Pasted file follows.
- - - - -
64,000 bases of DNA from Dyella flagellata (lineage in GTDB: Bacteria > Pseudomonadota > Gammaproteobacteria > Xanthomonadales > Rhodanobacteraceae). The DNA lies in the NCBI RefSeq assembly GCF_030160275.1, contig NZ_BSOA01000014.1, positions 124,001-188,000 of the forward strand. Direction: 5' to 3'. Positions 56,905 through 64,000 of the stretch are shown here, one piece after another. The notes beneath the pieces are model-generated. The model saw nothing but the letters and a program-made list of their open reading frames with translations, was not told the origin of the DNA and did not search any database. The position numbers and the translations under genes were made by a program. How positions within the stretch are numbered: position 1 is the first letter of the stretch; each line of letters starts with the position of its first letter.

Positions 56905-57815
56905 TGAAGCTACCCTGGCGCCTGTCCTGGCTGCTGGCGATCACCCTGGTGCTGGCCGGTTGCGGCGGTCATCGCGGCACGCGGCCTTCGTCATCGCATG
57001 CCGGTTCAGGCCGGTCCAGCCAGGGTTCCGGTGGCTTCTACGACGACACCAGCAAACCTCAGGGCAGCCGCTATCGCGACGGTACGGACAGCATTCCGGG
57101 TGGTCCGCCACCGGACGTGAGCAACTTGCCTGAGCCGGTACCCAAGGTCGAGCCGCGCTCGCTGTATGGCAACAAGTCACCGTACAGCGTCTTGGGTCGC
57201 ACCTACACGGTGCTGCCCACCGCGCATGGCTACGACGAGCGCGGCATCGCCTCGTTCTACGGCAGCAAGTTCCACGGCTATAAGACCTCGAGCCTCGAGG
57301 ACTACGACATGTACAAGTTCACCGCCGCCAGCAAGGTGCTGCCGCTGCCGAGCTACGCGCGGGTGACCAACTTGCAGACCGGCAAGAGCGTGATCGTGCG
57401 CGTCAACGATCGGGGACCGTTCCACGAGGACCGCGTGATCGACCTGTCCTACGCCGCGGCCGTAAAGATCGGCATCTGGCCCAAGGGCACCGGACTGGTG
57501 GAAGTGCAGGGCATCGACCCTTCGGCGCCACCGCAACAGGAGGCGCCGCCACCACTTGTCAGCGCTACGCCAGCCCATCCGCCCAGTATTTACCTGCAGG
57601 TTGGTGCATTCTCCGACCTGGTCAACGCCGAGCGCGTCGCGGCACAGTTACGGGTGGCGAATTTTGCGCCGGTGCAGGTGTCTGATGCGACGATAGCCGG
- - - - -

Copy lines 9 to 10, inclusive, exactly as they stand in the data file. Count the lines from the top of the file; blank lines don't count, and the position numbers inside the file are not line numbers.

57501 GAAGTGCAGGGCATCGACCCTTCGGCGCCACCGCAACAGGAGGCGCCGCCACCACTTGTCAGCGCTACGCCAGCCCATCCGCCCAGTATTTACCTGCAGG
57601 TTGGTGCATTCTCCGACCTGGTCAACGCCGAGCGCGTCGCGGCACAGTTACGGGTGGCGAATTTTGCGCCGGTGCAGGTGTCTGATGCGACGATAGCCGG